Summer 2020 Reading Recommendation

by | Jul 14, 2020

Summer is already here, and with it, a bit of some time to recharge. The last few months were so intense and full of turmoil. The unknown for what is coming just adds more stress. Yet, this period also gave me more time to read. Recently I started to read more artists’ biographies, thanks to our artistic director Paula Rosell. Reading artists’ biographies give me insights about the artistic mindset. I have read a few great books recently, and I wanted to share it with you. I limited my list to three, so it won’t be overwhelming in number. So without further ado, here are books you should read:


Walk Through Wall – A Memoir, Maria Abramovic

“Art is not just about another beautiful painting that matches your dining room floor. Art has to be disturbing, art has to ask a question, art has to predict the future.”

Born in 1946 in former Yugoslavia, Abramovic is a legendary performance artist who challenged and broke existing borders while creating new ones. Her performances often include mutilation, suffocation, abnegation, fasting, extreme denial, and more.

In this beautiful memoir, she writes in an honest, authentic, and open way about the three Marinas, as she sees them in herself “There is the warrior one. The spiritual one. And there is the bullshit one.”

Throughout the book, she introduces each Marina and takes us into her inner world, sharing her desires, fears, dreams, and realities. Honestly speaking, I didn’t expect a biography to be so compelling. I couldn’t stop reading it, and in the period I read it, getting to this book was the highlight of my day.

Her story demonstrates how much courage, belief, passion, resilience, and persistence are needed for every creator who aspires to make an impact.

“What is Art? I feel that if we see Art as something isolated, something holy and separate from everything, that means its not life. Art must be part of life. Art has to belong to everybody”.

I could have continued quoting Marina and share her stories, but, I will leave it to you to read.



Picasso and the Painting That Shocked the world, Miles J.Unger

 “I was alone. Very Much Alone” Picasso


When you hear the name Picasso, what you have in mind? Often I hear Cubism, originality, creativity, passion, and success. This is how we perceive Picasso.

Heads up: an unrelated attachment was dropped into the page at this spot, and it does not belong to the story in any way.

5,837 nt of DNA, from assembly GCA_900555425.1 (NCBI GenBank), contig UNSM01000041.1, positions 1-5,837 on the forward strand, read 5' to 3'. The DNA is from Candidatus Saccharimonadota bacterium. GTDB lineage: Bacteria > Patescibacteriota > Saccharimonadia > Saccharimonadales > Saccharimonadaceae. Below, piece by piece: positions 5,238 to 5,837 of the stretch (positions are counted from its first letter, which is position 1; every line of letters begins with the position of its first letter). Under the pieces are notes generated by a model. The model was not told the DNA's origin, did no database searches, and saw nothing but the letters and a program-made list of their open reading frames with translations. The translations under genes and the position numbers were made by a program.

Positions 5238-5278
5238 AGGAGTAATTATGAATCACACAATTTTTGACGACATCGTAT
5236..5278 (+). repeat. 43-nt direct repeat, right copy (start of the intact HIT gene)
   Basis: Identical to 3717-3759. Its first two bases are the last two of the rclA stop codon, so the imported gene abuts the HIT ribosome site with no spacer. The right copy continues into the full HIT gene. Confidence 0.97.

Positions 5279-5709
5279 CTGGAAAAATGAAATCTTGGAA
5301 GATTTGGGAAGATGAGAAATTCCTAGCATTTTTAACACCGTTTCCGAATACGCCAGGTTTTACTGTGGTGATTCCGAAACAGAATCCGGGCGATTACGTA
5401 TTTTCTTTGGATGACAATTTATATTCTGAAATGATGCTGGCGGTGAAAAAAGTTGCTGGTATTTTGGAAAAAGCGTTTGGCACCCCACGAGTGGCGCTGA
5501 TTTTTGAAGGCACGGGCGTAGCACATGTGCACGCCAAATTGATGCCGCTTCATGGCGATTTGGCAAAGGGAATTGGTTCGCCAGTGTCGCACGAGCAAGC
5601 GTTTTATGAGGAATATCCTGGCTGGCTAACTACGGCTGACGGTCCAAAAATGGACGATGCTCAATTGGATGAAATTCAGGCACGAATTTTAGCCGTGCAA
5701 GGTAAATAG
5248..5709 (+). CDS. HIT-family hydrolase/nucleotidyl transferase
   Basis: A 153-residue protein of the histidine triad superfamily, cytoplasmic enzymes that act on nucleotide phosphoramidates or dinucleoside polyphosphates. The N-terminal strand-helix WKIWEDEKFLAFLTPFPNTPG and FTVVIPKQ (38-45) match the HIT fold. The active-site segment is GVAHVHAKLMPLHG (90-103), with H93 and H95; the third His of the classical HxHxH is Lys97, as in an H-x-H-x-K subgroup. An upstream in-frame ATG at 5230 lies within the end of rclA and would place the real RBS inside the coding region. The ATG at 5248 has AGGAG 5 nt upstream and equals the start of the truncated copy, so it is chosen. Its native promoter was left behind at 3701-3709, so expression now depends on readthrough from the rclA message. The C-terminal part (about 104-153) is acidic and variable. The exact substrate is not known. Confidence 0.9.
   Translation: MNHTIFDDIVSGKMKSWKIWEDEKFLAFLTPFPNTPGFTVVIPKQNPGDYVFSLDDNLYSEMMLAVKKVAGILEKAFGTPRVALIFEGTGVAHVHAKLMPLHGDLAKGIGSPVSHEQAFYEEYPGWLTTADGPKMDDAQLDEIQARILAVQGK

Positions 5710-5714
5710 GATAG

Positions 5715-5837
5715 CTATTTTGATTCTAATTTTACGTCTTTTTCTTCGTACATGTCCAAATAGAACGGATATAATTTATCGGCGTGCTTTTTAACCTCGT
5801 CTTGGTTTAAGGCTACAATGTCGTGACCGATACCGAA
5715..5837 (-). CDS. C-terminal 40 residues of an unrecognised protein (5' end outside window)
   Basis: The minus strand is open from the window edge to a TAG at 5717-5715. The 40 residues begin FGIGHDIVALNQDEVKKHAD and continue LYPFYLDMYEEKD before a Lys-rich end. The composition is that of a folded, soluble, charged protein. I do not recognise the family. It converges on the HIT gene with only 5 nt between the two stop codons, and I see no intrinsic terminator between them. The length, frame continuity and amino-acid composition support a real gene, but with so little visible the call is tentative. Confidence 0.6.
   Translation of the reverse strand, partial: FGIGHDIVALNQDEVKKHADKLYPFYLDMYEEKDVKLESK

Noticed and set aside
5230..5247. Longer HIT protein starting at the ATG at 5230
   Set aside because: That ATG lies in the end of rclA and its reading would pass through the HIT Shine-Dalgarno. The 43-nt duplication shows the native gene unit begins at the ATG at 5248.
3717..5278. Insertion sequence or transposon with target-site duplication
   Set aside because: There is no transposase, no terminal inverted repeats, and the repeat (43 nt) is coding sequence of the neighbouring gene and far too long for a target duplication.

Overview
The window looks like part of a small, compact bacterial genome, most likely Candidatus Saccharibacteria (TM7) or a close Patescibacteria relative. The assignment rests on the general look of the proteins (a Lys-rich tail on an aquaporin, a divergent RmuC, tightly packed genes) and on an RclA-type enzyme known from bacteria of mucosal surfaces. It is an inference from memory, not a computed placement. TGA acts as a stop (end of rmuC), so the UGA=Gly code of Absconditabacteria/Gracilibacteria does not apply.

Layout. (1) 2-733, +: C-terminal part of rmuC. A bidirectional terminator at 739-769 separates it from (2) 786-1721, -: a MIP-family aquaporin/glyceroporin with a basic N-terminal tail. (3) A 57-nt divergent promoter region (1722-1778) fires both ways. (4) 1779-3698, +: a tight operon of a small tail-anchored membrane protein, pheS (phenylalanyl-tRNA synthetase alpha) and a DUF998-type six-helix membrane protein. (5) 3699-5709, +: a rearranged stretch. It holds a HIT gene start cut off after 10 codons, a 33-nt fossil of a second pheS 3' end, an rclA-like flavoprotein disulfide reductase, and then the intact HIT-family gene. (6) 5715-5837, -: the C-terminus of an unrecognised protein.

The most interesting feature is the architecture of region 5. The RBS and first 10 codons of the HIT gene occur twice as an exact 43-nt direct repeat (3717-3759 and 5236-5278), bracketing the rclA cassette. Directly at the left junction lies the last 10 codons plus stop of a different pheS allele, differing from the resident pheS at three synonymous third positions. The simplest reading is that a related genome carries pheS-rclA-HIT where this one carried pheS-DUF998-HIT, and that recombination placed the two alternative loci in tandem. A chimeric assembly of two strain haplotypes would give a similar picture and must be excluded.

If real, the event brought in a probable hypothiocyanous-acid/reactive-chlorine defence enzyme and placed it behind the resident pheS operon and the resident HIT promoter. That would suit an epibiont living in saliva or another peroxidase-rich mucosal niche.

Yet, pushing aesthetic boundaries, like Picasso pushed, usually meant struggling for years, often decades without real income, recognition, or success.

This book tells us the story of the young painter who suffered and endured poverty before becoming the genius we all know today. It describes beautifully the processes and events that led to the creation of “Les Demoiselles d’Avignon.” A painting Picasso drew in 1907 and that many consider as the most important painting of the 20’s century.

Learning about Picasso’s struggles, doubts, and uncertainties, his heartbreaks, and despairs (he waited almost nine years before he publicly exhibited the painting) made me reflect on the sacrifices required for creating something truly innovative.

The public, the art world, and his close friends believed that this creative genius lost it. In that period, “no one else was buying from him [Picasso] anymore” – even his few collectors didn’t want anything with Picasso’s Art. The painter Derain even thought that “one day we would find Picasso had hanged himself behind his great picture, so desperate did this enterprise seem.” “This was the price he had to pay for traveling down a road where few could follow,” wrote Fernande, Picasso’s first lover.

It is an insightful story of the most significant creative disruption that brings the drama, the ups and downs, the despair and delirium of one of the greatest creators we have ever known.



Sparks of Genius, The 13 Thinking Tools of the world’s most creative people, Robert and Michele Root-Bernstein

I am often being asked about tools, methods, or exercises that one can do to become a more creative thinker. While this book is almost 21 years old, it is relevant today as it was in 1999. The Root-Bernstein couple has been researching the relationship between art, science, and creativity for a few decades. This book introduces us to the behaviors, skills, and tools that many successful artists and scientists are holding: from Albert Einstein and Mozart to Virginia Woolf.

Do you want to become more original and creative? Well start with these 13 tools: observing, imagining, abstracting, recognizing patterns, forming patterns, analogizing, body thinking, empathizing, dimensional thinking, modeling, playing, transforming, and synthesizing. It is a detailed book with ideas on how you can become a better creative self. I especially recommended to parents who want to build creative thinking in their children.


Let me know what did you read. Which one did you like, and any other books you think we should read as well.

Enjoy the summer.


What can we create together?